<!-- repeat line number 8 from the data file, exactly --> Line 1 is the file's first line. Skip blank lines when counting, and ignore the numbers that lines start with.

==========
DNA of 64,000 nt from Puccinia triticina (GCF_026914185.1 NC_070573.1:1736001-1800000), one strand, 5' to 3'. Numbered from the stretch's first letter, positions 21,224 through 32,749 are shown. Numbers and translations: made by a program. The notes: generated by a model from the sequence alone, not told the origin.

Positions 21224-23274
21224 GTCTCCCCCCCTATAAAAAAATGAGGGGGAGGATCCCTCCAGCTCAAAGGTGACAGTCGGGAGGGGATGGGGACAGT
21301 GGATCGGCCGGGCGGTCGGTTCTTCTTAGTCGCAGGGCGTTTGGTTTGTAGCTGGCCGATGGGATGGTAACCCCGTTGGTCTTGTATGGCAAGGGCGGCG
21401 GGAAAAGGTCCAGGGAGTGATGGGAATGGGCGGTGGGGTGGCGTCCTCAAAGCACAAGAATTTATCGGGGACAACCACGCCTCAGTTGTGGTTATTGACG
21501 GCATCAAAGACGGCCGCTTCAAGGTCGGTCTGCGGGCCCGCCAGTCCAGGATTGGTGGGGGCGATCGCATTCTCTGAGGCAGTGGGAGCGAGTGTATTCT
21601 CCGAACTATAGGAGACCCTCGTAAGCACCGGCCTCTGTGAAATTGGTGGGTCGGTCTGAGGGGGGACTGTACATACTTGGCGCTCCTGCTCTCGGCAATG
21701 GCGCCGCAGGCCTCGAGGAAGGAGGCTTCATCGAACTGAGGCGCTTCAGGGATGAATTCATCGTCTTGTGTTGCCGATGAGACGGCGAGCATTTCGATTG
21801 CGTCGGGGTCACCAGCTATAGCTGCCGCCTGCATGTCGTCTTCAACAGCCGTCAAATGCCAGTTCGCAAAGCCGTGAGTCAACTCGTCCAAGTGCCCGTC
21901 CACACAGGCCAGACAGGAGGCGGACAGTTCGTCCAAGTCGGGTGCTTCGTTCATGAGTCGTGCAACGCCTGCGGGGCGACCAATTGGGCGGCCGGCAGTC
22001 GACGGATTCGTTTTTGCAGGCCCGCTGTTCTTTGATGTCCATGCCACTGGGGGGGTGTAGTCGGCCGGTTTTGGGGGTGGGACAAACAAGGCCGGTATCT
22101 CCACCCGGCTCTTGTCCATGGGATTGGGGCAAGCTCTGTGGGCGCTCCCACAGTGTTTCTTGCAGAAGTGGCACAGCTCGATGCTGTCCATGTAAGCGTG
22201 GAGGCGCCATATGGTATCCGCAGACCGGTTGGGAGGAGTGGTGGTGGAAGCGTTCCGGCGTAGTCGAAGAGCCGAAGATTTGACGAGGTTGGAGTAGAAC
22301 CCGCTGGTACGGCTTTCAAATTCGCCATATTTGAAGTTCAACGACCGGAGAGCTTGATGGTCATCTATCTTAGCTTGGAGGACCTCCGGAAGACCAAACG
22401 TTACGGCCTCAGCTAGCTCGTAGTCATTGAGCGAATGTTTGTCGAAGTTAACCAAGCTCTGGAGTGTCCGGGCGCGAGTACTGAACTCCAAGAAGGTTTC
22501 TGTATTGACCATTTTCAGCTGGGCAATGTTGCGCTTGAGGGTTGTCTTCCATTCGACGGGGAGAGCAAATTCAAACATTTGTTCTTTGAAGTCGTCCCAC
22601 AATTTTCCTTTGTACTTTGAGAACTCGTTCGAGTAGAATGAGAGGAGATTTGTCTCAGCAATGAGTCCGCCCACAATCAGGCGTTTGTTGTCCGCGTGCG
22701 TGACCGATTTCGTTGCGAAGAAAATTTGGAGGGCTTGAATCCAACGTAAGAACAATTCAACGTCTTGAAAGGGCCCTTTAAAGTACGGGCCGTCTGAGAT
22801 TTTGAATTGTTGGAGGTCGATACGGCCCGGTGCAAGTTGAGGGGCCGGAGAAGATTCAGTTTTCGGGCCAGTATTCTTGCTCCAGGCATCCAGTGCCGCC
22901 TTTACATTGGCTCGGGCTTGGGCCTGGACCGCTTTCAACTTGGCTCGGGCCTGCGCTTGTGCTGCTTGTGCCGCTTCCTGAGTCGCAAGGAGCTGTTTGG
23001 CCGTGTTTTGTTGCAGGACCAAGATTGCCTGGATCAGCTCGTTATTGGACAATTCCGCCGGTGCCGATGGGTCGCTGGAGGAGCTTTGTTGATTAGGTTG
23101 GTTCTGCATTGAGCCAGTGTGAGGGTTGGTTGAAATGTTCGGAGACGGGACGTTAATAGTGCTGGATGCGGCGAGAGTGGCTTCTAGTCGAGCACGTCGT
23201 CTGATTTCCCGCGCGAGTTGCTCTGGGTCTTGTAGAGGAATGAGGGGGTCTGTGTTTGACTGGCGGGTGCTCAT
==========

21701 GCGCCGCAGGCCTCGAGGAAGGAGGCTTCATCGAACTGAGGCGCTTCAGGGATGAATTCATCGTCTTGTGTTGCCGATGAGACGGCGAGCATTTCGATTG